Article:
Why do people follow the law? Why do other people break the law? Why do so many virtue-signaling people go along with “the current thing?” Why is society behaving in such and such way? In the end, most of these questions boil down to incentives. This revelation produces a further problem: How do we change incentives? Unfortunately, the Right has been trying to do this for decades to no avail. Cthulhu swims slowly, but always to the left.
The same pattern has existed in all societies and has always come to an end, eventually. However, the idea of some sudden swing of the pendulum is a misnomer at best and a cope at worst. There are rightward swings, but they are always momentary and incapable of actually creating a proper, meaningful rightward swerve for all of society. Perhaps the reason why so many people have a seemingly primordial predilection towards a societal collapse or “without rule of law” scenario is because they sense that only a temporary return to the state of nature can restore natural order to society.
This view goes hand-in-hand with the idea I have proposed of incentive primacy. There is simply no way to properly legislate morality if the people have already had the taste of the forbidden fruit that is the modern conception of freedom. Even among our own ranks, I question how socially well-adjusted we could possibly hope to be if we were hypothetically to be transported back in time 200 years, let alone 2,000 years ago. I am therefore pessimistic about this; people must simply learn the hard way the consequences of their actions.
These consequences would then be codified as a mythic, titanic past which would guide future generations in morality and in terms of what to be wary of. In the Bible there is the story of Eve’s womanly nature, as well as that of the child-sacrificing or otherwise degenerate nations of Canaan, Sodom, and Gomorra. The Romans contrasted themselves with the child-sacrificing Carthaginians. The Greeks’ mythology also contains some hints concerning a degenerated time under the Titans, which was characterized by parents murdering children, as seen in Kronos devouring his children and King Lycaon attempting to fool Zeus into eating a slaughtered child. It would not take much imagination to predict that our descendants will create similar legends of how the once-great but fallen West, which had once able to travel among the stars and construct buildings which scraped the sky, degenerated and cannibalized itself.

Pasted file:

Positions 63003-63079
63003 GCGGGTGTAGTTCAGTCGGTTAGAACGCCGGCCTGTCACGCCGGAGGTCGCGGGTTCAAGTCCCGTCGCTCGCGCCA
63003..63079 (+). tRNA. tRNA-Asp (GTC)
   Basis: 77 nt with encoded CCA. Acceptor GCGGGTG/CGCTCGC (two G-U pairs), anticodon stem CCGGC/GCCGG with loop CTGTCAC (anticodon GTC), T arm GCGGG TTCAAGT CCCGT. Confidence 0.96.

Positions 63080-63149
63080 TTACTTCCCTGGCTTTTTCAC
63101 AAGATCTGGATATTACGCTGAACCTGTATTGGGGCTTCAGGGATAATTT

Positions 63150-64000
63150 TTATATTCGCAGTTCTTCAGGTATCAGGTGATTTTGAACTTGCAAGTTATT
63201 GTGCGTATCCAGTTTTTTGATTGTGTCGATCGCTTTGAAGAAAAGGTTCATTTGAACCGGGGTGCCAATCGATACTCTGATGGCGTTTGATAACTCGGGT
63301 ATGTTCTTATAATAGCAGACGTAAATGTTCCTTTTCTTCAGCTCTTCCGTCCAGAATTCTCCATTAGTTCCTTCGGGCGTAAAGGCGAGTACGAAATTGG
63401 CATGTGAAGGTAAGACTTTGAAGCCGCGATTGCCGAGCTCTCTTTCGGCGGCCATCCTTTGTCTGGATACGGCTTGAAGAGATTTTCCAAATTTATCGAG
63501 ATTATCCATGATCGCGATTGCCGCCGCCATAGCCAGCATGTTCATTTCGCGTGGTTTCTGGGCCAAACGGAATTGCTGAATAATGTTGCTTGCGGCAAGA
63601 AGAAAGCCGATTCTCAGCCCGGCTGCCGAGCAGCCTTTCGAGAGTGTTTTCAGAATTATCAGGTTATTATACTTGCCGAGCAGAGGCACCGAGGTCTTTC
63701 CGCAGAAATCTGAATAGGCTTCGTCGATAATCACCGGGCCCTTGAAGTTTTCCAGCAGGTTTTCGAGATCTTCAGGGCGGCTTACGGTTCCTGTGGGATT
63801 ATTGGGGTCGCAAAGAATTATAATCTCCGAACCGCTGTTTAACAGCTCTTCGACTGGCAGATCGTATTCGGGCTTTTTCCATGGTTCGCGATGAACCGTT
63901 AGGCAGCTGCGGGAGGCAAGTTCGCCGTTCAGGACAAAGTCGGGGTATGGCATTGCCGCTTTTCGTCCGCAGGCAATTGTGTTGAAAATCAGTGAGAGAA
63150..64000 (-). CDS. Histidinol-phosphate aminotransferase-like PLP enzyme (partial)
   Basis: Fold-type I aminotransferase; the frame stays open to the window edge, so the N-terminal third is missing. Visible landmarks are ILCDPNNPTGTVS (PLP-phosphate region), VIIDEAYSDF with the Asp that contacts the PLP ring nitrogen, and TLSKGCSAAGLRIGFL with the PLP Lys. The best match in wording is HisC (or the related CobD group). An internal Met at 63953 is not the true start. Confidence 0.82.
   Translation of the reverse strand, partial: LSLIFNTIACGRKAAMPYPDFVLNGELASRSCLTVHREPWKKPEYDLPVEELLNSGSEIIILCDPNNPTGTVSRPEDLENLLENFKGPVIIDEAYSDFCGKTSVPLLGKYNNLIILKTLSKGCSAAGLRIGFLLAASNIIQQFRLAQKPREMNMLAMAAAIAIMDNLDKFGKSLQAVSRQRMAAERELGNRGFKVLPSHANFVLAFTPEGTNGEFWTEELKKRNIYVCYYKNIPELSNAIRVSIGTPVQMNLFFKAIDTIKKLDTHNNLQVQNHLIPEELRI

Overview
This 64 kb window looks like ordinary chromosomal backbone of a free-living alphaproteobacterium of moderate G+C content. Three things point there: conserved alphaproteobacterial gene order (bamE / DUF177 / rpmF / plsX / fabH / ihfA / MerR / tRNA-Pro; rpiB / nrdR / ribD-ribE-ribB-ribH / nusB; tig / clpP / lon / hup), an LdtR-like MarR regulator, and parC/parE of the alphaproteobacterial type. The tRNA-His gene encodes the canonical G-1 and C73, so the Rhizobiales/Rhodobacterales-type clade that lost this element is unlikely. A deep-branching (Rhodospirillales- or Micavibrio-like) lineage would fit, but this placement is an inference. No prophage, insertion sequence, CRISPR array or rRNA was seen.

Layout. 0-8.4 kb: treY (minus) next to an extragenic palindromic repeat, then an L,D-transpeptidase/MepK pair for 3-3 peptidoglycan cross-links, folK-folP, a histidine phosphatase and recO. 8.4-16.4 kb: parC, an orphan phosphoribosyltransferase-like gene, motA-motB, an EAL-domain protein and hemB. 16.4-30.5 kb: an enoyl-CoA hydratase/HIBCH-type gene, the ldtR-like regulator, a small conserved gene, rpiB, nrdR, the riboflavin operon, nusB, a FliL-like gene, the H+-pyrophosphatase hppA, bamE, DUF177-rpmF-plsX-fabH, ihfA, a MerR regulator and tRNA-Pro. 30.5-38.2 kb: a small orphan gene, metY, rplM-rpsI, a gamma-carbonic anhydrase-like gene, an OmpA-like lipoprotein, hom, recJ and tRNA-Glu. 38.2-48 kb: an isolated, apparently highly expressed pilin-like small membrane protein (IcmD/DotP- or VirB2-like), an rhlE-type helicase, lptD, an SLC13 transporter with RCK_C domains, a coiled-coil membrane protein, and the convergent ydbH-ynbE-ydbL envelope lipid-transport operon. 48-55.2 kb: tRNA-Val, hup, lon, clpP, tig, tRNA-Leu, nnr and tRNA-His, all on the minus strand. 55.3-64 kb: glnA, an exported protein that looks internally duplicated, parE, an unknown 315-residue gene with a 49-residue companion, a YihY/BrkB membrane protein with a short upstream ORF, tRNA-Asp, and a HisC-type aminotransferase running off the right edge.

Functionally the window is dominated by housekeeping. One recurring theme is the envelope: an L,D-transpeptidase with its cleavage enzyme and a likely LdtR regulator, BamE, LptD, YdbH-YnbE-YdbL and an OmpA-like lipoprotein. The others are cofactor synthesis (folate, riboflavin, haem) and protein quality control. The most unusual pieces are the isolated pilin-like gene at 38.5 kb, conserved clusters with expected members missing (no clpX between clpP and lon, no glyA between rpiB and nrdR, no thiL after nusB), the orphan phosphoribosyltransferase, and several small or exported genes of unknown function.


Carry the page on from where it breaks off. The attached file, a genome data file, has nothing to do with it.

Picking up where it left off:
If the incentive structures remain — which they will due to the high time preference nature of a late-stage civilization, which is itself borne out of an incentive structure –, we can little hope for any “great awakening.” The people simply don’t want it enough. They have to be forced to accept a wholly new incentive structure amounting to “Do this or you will literally starve to death or be killed by wastelanders.” This prospective incentive structure is inherently outside the scope of a civilization of our magnitude. Those who harp on about the “return to tradition,” I fear, would themselves cry to their mothers if they were forced to live in such an apocalyptic age. And yet, it is probably only out of such an age that the natural order can be reforged once again. It must be forced by nature organically, not artificially imposed by the state.
As to when this will occur — and indeed it will –, no one knows the day or hour when these things will happen; not even the angels in heaven or the Son himself.